Lavona Batts has filed a lawsuit against Immaculate Conception Catholic Academy in Jamaica, Queens New York on Monday, October 28 after her son was told he could not wear braids to school.
According to NBC 4, her son, Jediah Batts, was instructed to ditch his cornrows and was given five days to switch his hairstyle. Watts is now suing the school for violating the New York City and State Human Rights Law and for discrimination. The suit was filed in the Queens Supreme Court.
The incident occurred on September 4, when the boy’s grandmother, identified as Joan, dropped him off for his first day of third grade. When she returned to pick him up, she was greeted by the principal and other unnamed administrators who told her of the school’s hair policy.
Court documents reveal the principal said, “We don’t accept this," while rummaging through the top of Jediah’s head.
The New York Daily News reports the school’s handbook orders male student’s hair must be “neat and trim, no longer than the top of the shirt collar. No designs, Mohawks, ponytail, braids, buns, no hair color.”
Reportedly, Batts attempted to contact the principal, whose name has not been released, when she was told they were “busy.” A staffer, according to Batts, cautioned her that other Catholic schools would adhere to the same policy.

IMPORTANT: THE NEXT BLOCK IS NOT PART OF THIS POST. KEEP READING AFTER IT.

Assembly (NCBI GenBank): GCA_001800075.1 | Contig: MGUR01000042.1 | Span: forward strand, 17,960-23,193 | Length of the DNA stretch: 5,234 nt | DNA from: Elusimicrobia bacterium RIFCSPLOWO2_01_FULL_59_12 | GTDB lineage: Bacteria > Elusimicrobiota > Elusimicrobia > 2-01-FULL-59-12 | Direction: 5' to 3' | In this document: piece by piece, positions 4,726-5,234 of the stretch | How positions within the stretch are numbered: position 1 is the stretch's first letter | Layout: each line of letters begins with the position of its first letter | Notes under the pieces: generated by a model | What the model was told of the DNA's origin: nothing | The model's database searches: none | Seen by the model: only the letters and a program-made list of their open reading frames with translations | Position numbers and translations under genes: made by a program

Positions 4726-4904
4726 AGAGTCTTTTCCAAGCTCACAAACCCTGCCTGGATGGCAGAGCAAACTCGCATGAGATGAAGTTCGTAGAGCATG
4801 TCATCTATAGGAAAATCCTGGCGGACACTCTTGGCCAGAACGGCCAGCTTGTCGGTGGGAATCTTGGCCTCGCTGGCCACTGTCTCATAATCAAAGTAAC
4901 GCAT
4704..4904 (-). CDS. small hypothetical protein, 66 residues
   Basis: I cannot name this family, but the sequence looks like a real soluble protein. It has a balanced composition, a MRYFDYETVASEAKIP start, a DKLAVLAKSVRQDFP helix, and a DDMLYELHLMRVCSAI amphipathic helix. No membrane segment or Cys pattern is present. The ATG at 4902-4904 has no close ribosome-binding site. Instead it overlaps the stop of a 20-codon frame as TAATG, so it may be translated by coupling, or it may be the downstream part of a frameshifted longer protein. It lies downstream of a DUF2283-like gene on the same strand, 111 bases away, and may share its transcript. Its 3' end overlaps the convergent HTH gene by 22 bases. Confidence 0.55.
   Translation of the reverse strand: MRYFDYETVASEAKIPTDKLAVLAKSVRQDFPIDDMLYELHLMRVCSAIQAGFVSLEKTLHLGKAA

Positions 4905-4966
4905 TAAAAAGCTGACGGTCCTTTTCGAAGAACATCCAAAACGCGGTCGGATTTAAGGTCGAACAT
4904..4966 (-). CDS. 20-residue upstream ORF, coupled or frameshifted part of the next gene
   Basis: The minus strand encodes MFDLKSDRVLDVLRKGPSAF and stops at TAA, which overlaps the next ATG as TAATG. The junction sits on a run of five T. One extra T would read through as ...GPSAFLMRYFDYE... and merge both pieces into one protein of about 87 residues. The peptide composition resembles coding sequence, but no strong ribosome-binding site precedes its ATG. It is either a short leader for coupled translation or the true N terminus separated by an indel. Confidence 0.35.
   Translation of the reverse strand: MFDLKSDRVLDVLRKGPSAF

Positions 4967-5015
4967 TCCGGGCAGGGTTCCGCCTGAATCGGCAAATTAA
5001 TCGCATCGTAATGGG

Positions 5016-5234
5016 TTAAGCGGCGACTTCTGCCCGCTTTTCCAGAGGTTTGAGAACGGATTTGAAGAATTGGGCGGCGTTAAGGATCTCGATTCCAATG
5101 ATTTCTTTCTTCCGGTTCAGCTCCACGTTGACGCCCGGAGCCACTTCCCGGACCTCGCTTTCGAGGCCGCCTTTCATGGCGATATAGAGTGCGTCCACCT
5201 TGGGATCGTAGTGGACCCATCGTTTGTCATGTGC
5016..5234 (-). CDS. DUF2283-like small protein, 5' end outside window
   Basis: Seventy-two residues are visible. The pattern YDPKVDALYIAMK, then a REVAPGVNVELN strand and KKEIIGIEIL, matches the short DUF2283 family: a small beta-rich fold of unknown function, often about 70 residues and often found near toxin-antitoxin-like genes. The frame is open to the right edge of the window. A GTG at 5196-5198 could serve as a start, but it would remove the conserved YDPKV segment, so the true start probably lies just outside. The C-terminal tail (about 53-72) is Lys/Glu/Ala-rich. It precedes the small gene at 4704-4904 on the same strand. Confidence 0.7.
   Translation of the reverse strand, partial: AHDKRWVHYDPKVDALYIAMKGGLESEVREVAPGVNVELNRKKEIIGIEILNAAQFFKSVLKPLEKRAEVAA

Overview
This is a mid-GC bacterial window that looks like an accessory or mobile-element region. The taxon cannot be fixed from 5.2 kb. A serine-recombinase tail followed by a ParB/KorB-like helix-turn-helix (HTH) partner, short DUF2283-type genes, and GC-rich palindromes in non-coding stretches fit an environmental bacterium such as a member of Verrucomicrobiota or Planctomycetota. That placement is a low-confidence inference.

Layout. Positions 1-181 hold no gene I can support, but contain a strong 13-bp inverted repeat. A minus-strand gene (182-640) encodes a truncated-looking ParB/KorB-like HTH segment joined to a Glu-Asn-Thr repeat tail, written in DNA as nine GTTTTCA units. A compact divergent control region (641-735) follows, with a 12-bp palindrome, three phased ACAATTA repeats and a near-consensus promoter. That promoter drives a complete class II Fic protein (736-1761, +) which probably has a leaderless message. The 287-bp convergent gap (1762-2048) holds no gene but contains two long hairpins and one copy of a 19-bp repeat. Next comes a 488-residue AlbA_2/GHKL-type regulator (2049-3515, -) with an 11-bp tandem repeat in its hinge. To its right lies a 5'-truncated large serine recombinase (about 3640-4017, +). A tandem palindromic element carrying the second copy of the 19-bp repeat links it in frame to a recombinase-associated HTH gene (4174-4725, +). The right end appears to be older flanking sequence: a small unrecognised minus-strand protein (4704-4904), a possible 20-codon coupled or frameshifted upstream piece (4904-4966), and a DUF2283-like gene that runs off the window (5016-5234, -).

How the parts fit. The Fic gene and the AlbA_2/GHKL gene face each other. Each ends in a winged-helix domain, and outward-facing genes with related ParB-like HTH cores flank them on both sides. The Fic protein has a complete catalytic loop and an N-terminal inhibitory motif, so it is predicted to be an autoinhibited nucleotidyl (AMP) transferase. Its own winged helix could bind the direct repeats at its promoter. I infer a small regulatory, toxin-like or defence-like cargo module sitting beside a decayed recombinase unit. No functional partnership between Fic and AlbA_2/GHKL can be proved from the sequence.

Batts removed her son from the school, before the start of his first full week, enrolling him in a public school without hair restrictions.
“He loves his hair," Batts said. "He feels like it makes him look good, it’s a part of him. He’s a very smart boy. He knows what he wants he’s and not going to let anyone change his mind about anything.
In July, the New York City Commission on Human Rights issued an anti-discrimination guidance allowing New Yorkers the right to "maintain natural hair or hairstyles that are closely associated with their racial, ethnic or cultural identities." The state law specifically prohibits policies that ban traditionally Black hairstyles, including locs, braids and Afros.
Batts is suing to recover enrollment and uniform costs; $275 registration fee and $250 for school uniforms, and emotional damages.
(Photo: Getty Images)
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